U.S. FOREST SERVICE PREPARING TO IMPLEMENT UNITED NATIONS AGENDA 21 ON ALABAMA SOIL ?
On June 28, 2000, at 6:00 PM, representatives of the U.S. Forest Service convened a meeting at the Holiday Inn on West Oxmoor Road in Birmingham, Alabama to elicit comments about a proposal to designate much of the national forest area in Alabama (and throughout the nation) as roadless areas. A simplified statement of this proposal: no new roads would be permitted and many existing roads would be closed in national forest areas of over 5,000 acres, greatly restricting access to those areas for most purposes.
There was little publicity to the public at large concerning this meeting, but special interest groups (like the Sierra Club) seem to have been well informed and had many representives present to present their views, which were, of course, favorable to the proposal. We, more-or-less accidentally became aware of the meeting and notified Eagle Forum and a local radio talk-show host who announced the meeting over the air the morning of the 28th. Had not our friends and the Eagle Forum representative shown up there would have been little opposition expressed.
A paper written by the US Forest Service titled "A Rationale For Forest Service Involvement In Sustainable Development" tells it like it is. The paperís "Statement of Need" opens with the following paragraph:
"The federal government, industry, and the environmental community are becoming increasingly involved in responding to the challenge of sustainable development. The United States participated in the Earth Summit but received a great deal of criticism despite its commitment at the Summit to ecosystem management of U.S. public forest lands. In 1993, President Clinton established the President's Council on Sustainable Development (PCSD), a highlevel group of political, industry and conservation leaders asked to develop recommendations on how the United States should implement the principles of sustainable development. Associated with the PCSD and the White House is the Interagency Working Group on Sustainable Development indicators. Also in 1993, the United States committed in Helsinki, Finland to the goal of SFM (Sustainable Forest Management) of forests in America by the year 2000. In April 1995 the US participated in the 3rd UN Commission on Sustainable Development conference in New York that focused on forests and their sustainable management."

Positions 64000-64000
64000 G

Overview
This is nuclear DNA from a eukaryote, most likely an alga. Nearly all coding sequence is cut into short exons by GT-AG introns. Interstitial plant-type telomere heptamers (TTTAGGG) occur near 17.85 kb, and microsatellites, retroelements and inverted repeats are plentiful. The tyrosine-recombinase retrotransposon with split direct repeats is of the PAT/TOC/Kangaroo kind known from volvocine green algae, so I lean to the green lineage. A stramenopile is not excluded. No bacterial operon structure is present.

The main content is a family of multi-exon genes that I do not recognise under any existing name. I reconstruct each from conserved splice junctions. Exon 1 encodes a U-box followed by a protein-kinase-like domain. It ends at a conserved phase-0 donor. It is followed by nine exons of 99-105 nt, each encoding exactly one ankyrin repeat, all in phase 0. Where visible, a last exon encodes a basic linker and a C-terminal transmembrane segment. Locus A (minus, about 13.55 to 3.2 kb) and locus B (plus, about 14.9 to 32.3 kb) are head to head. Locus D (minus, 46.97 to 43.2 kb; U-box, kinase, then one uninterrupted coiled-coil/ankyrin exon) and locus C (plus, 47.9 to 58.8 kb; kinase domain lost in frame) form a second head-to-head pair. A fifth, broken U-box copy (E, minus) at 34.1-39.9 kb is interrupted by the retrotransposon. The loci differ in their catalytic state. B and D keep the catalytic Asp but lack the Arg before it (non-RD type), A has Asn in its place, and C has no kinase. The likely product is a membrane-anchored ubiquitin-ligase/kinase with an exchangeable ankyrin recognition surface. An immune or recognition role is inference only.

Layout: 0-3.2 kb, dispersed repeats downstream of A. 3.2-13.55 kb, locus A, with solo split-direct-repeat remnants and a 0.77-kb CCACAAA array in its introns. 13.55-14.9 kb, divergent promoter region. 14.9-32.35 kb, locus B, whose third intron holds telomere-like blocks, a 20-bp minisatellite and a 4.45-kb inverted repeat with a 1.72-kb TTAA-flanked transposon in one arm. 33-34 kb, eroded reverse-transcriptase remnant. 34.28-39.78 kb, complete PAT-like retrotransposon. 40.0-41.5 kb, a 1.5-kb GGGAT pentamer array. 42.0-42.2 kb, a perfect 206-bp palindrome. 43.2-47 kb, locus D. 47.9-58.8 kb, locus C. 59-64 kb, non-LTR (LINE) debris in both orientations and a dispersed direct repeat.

Is this going on elsewhere? Oh yes!
"A number of states (eg. Minnesota and Kentucky) and cities (such as Seattle, Washington) have also begun to address what they might do for sustainable development. The American Forest and Paper Association (AF&PA) has initiated its Sustainable Forestry Principles initiative and the environmental community is advocating that domestic wood that is produced sustainably labeled as such."
How much progress have they made?
"National NGOs have also been active in pressing for progress in implementing Agenda 21 (United Nations). International NGOs were key to the ITTO agreement. Members of the AF&PA must abide with its Sustainable Forestry Principles and Implementation Guidelines. The international environmental community is promoting trade restrictions on nations where wood is not sustainably produced. To this end, NGO's have developed criteria, or a definition of SFM, to identify whether wood has been produced sustainably. Short of trade restrictions, these organizations are promoting the concept of "green labeling' or certification to enable consumers to select sustainably produced wood products. The certification movement has grown quickly."
This wonít effect my property - will it?
Where did this information come from? Before we tell you ask yourself why didnít Birmingham newspapers and other media publicize this information.
Title: A Rationale For Forest Service Involvement In Sustainable Development
Author: (Contact) Mike Funston, USDA Forest Service
The document can be downloaded at http://svinet2.fs.fed.us:80/land/sustain_dev/susdev1.html